On Sunday morning just after 8:00 a.m., a teenage boy was surfing with his father when he suddenly lost control of his surfboard and plunged into the water. The boy somehow lost consciousness and didn’t resurface. The father, who was on the beach at the time, didn’t notice the incident take place. Luckily, another surfer noticed the surfboard floating on its own, and thinking that the board somehow got away from its owner began pulling it back to the beach when he noticed that it was attached to the leg of the submerged boy. 

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Dr. Bar-Nur’s ambucycle at the scene at Nitzanim Beach

The surfer signaled to people on the beach that he was in need of help and other people, including a lifeguard, came to assist in bringing the boy and his surfboard back to the beach while someone on the beach called emergency services for help.


United Hatzalah’s dispatch and command center issued an alert regarding the incident to the closest first responders in the area, one of whom was Dr. Yeonatan Bar-Nur who works at the Intensive care Unit in Barzilai Hospital and lives in the nearby town of Nitzan.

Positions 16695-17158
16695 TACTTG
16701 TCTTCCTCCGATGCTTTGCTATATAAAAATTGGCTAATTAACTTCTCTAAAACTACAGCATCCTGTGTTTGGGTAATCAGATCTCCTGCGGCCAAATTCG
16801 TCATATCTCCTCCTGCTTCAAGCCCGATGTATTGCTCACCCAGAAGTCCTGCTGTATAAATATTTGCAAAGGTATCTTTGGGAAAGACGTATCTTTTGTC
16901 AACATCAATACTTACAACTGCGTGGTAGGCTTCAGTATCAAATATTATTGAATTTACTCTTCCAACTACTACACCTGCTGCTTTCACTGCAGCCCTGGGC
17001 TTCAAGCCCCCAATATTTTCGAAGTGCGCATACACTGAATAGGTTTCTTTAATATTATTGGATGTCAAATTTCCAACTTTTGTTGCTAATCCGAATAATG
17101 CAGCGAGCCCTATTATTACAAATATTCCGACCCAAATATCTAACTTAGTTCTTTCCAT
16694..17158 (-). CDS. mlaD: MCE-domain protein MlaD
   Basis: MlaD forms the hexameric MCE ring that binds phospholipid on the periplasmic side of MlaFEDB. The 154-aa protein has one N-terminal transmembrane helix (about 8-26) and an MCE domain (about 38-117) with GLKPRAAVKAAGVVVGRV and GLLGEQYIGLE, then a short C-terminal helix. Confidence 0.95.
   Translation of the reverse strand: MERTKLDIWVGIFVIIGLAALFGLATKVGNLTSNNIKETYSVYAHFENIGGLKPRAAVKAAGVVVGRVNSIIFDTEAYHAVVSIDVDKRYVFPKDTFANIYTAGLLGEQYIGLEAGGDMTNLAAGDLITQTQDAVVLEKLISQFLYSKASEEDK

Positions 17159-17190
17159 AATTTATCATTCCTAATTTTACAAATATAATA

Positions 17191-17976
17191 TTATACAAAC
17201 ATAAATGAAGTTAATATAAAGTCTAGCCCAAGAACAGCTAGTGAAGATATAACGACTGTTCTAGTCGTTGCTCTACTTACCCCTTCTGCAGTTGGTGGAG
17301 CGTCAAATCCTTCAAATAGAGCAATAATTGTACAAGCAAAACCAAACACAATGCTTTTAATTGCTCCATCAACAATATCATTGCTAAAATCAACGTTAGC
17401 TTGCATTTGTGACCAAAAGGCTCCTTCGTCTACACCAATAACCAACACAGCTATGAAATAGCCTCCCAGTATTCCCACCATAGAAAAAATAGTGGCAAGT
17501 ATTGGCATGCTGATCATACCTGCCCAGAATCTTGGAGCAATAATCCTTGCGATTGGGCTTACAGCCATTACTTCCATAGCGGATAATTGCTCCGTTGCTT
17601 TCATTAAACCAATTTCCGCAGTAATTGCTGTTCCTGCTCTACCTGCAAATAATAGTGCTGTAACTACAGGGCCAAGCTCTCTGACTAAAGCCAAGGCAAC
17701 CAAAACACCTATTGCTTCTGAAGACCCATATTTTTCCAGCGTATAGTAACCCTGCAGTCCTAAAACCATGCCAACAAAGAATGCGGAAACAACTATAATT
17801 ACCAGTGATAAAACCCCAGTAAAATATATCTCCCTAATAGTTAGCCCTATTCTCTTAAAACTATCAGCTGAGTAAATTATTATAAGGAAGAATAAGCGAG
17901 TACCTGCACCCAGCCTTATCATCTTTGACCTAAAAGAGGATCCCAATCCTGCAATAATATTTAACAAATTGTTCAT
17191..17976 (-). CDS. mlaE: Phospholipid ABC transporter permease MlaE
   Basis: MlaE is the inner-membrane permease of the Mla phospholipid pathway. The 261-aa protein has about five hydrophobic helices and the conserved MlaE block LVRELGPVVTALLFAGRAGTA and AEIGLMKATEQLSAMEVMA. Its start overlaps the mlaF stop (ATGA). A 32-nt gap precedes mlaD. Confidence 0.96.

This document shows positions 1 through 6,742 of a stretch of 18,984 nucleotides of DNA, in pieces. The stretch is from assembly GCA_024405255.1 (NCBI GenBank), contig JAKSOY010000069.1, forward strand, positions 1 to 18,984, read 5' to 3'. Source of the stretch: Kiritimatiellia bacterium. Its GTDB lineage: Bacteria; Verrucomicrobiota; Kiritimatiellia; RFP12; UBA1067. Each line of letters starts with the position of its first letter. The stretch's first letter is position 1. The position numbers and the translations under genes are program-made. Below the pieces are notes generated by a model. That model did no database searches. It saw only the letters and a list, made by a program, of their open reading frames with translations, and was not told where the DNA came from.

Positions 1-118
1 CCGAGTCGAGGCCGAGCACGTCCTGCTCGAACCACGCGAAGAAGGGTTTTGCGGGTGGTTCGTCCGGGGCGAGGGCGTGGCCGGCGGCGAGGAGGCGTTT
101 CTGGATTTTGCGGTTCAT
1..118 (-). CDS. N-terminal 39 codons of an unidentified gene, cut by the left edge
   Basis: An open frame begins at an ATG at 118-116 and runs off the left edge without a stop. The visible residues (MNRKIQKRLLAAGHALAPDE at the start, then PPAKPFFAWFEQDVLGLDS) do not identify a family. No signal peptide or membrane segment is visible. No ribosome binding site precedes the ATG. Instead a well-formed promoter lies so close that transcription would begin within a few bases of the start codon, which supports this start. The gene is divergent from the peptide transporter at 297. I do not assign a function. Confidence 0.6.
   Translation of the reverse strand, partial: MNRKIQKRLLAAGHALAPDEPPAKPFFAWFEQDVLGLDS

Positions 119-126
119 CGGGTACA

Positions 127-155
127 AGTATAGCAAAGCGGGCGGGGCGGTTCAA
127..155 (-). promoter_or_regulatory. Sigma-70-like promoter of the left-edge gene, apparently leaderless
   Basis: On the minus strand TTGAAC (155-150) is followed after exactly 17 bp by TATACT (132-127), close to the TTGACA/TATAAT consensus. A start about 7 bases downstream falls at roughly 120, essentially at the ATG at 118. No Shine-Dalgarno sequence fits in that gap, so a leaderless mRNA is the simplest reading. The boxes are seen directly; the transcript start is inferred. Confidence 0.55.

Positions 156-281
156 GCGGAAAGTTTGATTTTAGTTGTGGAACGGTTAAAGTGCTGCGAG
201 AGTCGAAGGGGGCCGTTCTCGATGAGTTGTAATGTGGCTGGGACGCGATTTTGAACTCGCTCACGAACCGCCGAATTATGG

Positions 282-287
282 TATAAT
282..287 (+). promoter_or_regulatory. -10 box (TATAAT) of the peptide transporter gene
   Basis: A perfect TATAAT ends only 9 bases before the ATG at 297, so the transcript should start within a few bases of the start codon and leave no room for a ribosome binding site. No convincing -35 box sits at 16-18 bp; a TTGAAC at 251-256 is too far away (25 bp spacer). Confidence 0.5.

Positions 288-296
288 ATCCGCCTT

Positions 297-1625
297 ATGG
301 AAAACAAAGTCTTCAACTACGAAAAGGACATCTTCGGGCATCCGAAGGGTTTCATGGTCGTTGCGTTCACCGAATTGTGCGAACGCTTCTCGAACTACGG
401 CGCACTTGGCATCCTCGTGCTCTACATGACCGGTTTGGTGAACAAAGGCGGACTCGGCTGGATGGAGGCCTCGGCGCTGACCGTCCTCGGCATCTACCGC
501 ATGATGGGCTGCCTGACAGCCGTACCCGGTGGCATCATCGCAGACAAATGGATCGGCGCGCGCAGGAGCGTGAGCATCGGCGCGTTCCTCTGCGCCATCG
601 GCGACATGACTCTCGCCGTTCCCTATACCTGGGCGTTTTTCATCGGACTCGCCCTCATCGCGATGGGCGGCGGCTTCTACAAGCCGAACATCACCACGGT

Dr. Bar- Nur dropped what he was doing and rushed over to the nearby beach on his ambucycle. He was the first emergency medical personnel to arrive at the scene and found a group of people around the boy who was still unconscious. “Someone had attached a defibrillator to the boy’s chest and I found the boy unconscious but breathing. I intubated him right away and a lot of liquid came out of the boy’s lungs. Within just a few moments I was joined by another United Hatzalah volunteer from Nitzan Chaim Fried and we protected the boy’s airway and monitored his condition until the arrival of a mobile intensive care ambulance.” 

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Dr. Bar-Nur and his equipment at the scene

Once the ambulance arrived, the boy was taken to Barzilai hospital and placed in the pediatric intensive care ward. Dr. Bar-Nur works in the adult intensive care ward but has been able to visit the boy and check in on his condition. “The boy is still sedated and intubated, but he is making improvements and his prognosis is hopeful. I’m planning to keep checking in on him as the day continues,” Dr. Bar-Nur added. 


“The fact that this boy is alive is because of the quick thinking of the person who spotted him, the efforts by those on the beach to rescue him, and our quick response and treatment. I am thankful that I was able to be a part of helping him and giving him the best chance of survival that he has. I hope that he makes a full recovery and that he gets another chance at life in this new year,” Dr. Bar-Nur concluded.     


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